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Clyde Walkway Community Links officially opened

09/09/2016
Sport and physical activity
Issued by The Clyde and Avon Valley Landscape Partnership

Aileen Campbell, Minister for Public Health and Sport, opened the newly improved Clyde Walkway Community Links trails on Friday 9 September at the Popinjay Hotel, Rosebank.

Aileen Campbell was joined by representatives of project partners and funders, as well as local councillors and members of community groups directly benefitting from the improved access at the launch. Thanks to funding from Sport Scotland through the Legacy 2014 Active Places Fund which aims to secure a lasting legacy from the 2014 Commonwealth Games across Scotland and the Heritage Lottery Fund supported Clyde and Avon Valley Landscape Partnership (CAVLP), five key walking trails linking communities with the Clyde Valley have been upgraded and improved.

The Clyde Walkway Community Links project has improved paths linking the communities of Rosebank, Ashgill, Dalserf, Larkhall, Law, Crossford, Nemphlar and Braidwood with the Clyde Walkway.  The Clyde Walkway is identified as one of ‘Scotland’s Great Trails’.

More people are now able to use the historic pathways following surface and drainage improvements, vegetation clearance, new signage and new style gates. The routes had been much loved and used by workers and leisure walkers in the past, but were in poor condition, and not used to their full potential.

The Clyde Walkway Community Links project was carried out under the management of Central Scotland Green Network Trust on behalf of South Lanarkshire Council.  The five improved trails have been digitised and publicised via a new digital trail website for the Clyde and Avon Valley Landscape Partnership funded under the Smarter Choices, Smarter Places initiative managed by Paths for All - Scottish Government funds to encourage less car use and more journeys by foot, bicycle, public transport and car share.

Aileen Campbell said, “I was delighted to be here this morning to open this fantastic newly refurbished route along the Clyde which will allow people of all ages and abilities to use the path for walking and cycling. I would like to extend my thanks to Central Scotland Green Network Trust for managing this project and to the many partners who made valuable contributions.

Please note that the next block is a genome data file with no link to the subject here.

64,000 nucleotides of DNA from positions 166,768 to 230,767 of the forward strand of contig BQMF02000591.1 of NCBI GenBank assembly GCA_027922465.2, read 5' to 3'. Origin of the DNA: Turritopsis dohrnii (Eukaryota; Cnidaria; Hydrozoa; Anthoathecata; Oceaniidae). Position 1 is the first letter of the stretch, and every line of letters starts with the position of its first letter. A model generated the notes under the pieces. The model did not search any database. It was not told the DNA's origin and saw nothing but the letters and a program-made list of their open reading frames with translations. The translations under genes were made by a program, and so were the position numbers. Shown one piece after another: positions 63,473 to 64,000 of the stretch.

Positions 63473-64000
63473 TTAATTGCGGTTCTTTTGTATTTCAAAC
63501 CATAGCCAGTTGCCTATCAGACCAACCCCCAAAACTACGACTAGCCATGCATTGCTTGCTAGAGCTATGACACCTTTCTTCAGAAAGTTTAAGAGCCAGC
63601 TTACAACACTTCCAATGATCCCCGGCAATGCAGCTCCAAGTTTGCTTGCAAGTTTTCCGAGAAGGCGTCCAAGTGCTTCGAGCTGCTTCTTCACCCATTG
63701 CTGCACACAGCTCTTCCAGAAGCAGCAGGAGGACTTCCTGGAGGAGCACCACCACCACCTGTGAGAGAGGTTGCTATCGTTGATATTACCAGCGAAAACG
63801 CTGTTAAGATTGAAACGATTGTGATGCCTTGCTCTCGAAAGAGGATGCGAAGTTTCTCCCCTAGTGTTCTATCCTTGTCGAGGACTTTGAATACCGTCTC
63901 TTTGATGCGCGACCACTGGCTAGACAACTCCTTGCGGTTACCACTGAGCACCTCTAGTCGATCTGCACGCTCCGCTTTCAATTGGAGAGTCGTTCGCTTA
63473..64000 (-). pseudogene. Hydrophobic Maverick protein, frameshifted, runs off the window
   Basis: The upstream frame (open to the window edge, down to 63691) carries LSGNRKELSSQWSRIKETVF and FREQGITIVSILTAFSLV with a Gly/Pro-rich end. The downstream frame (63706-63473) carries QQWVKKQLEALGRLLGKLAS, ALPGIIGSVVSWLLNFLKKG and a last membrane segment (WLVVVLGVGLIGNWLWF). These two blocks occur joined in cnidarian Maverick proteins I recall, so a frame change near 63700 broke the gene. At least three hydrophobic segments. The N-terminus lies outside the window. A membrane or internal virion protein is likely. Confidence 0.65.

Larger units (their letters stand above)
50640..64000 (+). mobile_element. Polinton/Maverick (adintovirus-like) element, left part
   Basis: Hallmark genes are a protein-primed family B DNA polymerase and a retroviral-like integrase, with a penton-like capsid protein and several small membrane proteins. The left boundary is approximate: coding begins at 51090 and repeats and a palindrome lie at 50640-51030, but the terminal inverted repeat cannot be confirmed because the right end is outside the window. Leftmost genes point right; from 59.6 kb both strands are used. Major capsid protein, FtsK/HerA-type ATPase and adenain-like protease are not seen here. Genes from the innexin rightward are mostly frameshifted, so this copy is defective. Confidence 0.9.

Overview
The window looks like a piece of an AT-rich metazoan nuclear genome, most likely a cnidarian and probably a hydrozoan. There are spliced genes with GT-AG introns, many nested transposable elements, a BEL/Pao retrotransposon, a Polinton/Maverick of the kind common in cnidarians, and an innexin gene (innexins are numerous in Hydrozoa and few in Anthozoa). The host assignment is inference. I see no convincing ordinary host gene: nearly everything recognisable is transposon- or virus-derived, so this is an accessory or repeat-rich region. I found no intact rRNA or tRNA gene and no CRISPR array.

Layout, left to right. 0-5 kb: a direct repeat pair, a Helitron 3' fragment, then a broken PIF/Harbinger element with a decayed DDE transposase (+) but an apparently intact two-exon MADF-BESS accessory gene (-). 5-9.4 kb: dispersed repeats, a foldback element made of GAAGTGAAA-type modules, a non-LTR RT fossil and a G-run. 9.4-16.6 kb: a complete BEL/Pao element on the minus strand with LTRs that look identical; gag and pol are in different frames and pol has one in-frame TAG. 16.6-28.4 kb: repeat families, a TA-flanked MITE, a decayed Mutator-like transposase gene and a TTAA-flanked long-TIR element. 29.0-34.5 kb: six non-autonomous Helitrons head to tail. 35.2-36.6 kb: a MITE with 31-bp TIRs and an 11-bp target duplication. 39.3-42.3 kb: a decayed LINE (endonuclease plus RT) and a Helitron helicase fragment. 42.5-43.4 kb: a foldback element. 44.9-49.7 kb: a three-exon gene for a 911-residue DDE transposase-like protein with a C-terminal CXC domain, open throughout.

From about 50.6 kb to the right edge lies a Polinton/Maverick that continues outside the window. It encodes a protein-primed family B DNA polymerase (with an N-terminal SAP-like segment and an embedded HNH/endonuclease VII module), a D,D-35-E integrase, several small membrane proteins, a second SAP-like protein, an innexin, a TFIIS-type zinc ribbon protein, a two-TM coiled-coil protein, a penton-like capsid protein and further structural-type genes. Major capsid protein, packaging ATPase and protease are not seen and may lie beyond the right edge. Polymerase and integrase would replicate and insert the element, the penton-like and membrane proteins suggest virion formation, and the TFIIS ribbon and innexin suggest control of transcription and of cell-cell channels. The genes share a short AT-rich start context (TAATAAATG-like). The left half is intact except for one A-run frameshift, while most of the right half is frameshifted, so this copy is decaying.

“I’m particularly delighted to see the culmination of the work renovating this walkway because it has been partly funded through the Scottish Government’s Legacy Active Places Fund, which was intended to help secure a lasting legacy from the 2014 Commonwealth Games.

“Clyde Walkway Community Links is a great example of the way communities across Scotland are embracing the Games Legacy and coming together to deliver projects that are helping people become more active.”

The Scottish Government is committed to increasing rates of physical activity.  The National Walking Strategy (NWS) was launched in June 2014 and is a key element in the delivery of the National Physical Implementation Plan, a 10 year improvement plan.  The aim of the NWS is to get “more people walking, more often”.

Donna Marshall, Manager of the Clyde and Avon Valley Landscape Partnership, said, “The Clyde and Avon Valley Landscape Partnership is all about helping to strengthen and enhance the connection between communities and the local historical landscape.

“The opening of these improved trails will give local residents and visitors alike the opportunity to enjoy the outdoors, with its stunning views and scenery.  Ancient woodlands have clung to the gorge sides in the Clyde Valley for centuries, providing a sanctuary for a wealth of wildlife with many scenic hidden gems just waiting to be explored.

Malcolm Muir, Countryside and Greenspace Manager with South Lanarkshire Council said, “This project addresses the limited access from Larkhall, Carluke and Lanark to the Clyde Valley.  The improved paths connect the towns on the shoulders of the Clyde Valley to the Clyde Walkway therefore opening up a range of potential healthy pursuits.  Many of these routes would have been in use since ancient times. Although used more for recreation nowadays, they would have been practical routes linking communities with places of work such as the jam factories, glasshouses and mines.

“The routes take in a variety of interesting historical features which are being researched through the CAVLP Heritage Capturing the Past project. So far, volunteers have found evidence of old quarries, mines and even a Bronze Age cairn at Law.”

Detail of the new improved routes are available here.